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08 Feb 2022

NYC’s Park Avenue Medians Are Getting a Face-Lift

NYC’s Park Avenue Medians Are Getting a Face-Lift
People walk and ride bicycles along Park Avenue on Aug. 7, 2021 as part of the New York City Department of Transportation’s Summer Streets event. The planted medians that divide the iconic avenue are slated for a major renovation. Photographer: Alexi Rosenfeld/Getty Images
With JPMorgan and Grand Central Station set to temporarily tear up the avenue’s malls, local officials are seizing the opportunity to renovate.  

A long-ignored strip of planted medians on an iconic Manhattan avenue is set to undergo a major renovation that could last decades. 

New York City’s Department of Transportation plans to hire a landscape architect to reinvent the malls that divide Park Avenue along the 11 blocks from Grand Central to East 57th Street. Councilmember Keith Powers, who represents the area, says he expects the request for proposals to be sent out in the coming months. The renovations will proceed in stages and likely won’t be completed for at least 20 years. 

The changes will also leave less room for vehicles. NYCDOT hopes to more than double the width of the malls in some spots by cutting out two lanes of traffic, leaving two running in each direction. In the end, the malls could expand to as much as 110,000 square feet from their current 50,000 square feet.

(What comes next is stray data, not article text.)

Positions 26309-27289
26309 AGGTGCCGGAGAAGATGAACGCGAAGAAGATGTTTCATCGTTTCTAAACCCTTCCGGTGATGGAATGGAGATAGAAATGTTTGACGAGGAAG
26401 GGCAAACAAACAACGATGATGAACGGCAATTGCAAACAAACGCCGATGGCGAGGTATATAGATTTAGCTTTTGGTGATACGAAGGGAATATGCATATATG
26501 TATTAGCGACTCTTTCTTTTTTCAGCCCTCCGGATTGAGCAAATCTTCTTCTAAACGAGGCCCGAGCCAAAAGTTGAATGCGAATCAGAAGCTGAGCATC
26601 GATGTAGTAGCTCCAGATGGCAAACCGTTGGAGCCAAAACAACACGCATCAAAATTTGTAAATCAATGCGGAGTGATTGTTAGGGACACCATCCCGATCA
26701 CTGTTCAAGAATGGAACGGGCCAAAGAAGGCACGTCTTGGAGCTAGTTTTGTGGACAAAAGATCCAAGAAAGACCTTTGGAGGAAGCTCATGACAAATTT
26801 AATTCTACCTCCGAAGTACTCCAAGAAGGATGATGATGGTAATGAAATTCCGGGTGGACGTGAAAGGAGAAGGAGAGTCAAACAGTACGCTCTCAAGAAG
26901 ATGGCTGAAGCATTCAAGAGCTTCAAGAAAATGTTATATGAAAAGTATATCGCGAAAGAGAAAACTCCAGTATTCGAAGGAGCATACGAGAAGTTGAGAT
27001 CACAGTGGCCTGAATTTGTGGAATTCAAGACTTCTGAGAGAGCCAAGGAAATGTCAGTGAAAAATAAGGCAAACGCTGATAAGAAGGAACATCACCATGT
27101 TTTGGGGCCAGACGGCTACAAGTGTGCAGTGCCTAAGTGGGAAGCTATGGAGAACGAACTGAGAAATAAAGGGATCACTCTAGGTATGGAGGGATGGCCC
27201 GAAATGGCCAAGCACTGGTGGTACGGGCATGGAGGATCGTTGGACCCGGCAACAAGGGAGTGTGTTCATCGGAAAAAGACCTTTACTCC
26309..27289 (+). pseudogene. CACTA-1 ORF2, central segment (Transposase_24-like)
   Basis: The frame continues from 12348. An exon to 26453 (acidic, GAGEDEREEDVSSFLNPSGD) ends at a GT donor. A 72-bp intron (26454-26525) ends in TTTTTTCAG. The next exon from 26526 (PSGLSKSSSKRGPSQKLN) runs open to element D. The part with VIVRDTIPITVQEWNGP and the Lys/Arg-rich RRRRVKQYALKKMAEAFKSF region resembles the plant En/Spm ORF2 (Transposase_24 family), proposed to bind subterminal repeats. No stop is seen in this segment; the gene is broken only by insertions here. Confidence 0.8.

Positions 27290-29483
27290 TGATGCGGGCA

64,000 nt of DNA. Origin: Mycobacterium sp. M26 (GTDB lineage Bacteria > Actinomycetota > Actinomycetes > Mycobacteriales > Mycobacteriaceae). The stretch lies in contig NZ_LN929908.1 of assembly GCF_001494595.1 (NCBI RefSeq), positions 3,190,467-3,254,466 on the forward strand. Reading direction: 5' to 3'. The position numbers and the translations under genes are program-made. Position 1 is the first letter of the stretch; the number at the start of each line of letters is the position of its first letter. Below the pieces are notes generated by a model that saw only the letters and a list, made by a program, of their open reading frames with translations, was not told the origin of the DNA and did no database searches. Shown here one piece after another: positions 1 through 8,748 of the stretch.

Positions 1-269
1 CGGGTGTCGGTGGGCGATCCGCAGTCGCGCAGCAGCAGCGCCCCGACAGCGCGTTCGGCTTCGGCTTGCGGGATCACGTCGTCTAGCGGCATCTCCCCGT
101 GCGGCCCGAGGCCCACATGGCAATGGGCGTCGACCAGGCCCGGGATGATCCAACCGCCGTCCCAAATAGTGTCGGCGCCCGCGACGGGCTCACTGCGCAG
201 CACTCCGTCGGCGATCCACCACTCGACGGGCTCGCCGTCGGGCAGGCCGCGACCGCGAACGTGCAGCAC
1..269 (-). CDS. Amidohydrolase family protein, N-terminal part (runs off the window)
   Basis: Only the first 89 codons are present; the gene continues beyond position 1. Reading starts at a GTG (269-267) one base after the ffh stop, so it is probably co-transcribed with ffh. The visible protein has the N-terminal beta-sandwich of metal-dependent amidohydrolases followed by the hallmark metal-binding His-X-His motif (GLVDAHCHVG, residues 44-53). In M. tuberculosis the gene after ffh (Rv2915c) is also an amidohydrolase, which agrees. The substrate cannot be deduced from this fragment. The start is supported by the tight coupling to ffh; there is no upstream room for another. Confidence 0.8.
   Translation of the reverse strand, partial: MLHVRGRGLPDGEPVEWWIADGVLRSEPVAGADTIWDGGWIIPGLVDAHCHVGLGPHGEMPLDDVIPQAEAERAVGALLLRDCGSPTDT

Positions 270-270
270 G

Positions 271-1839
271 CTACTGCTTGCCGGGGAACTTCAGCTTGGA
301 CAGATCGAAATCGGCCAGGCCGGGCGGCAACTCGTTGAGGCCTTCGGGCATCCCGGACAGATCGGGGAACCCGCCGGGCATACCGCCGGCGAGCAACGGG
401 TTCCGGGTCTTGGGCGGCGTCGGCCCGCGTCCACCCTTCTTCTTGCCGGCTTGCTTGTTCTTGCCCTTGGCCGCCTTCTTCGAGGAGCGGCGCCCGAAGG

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With a yet-to-be-determined budget provided by a public improvement fund, the exact design will depend on the future architect. But benches, walking and biking paths, and mall-to-mall crosswalks are all in the cards, says Ed Pincar, the Manhattan Borough Commissioner for NYCDOT, who calls it a “once in a century” infrastructure project. 

For decades, rotating plantings of tulips, begonias and mums have made the malls pretty to look at, but inaccessible to pedestrians. Curbs are crumbling in some areas: Unlike other green spaces in the city, the Park Avenue malls haven’t been renovated since before the late 1920s, when they were narrowed drastically to accommodate more cars. In terms of the square footage of open space per office worker, the area ranks dead last behind Times Square, Bryant Park and Hudson Yards — an issue that has become more apparent as workers return to the city.

Median Expansion
The project would expand the median from 20 feet to 48 feet wide.

Source: Amelia Pollard, Bloomberg

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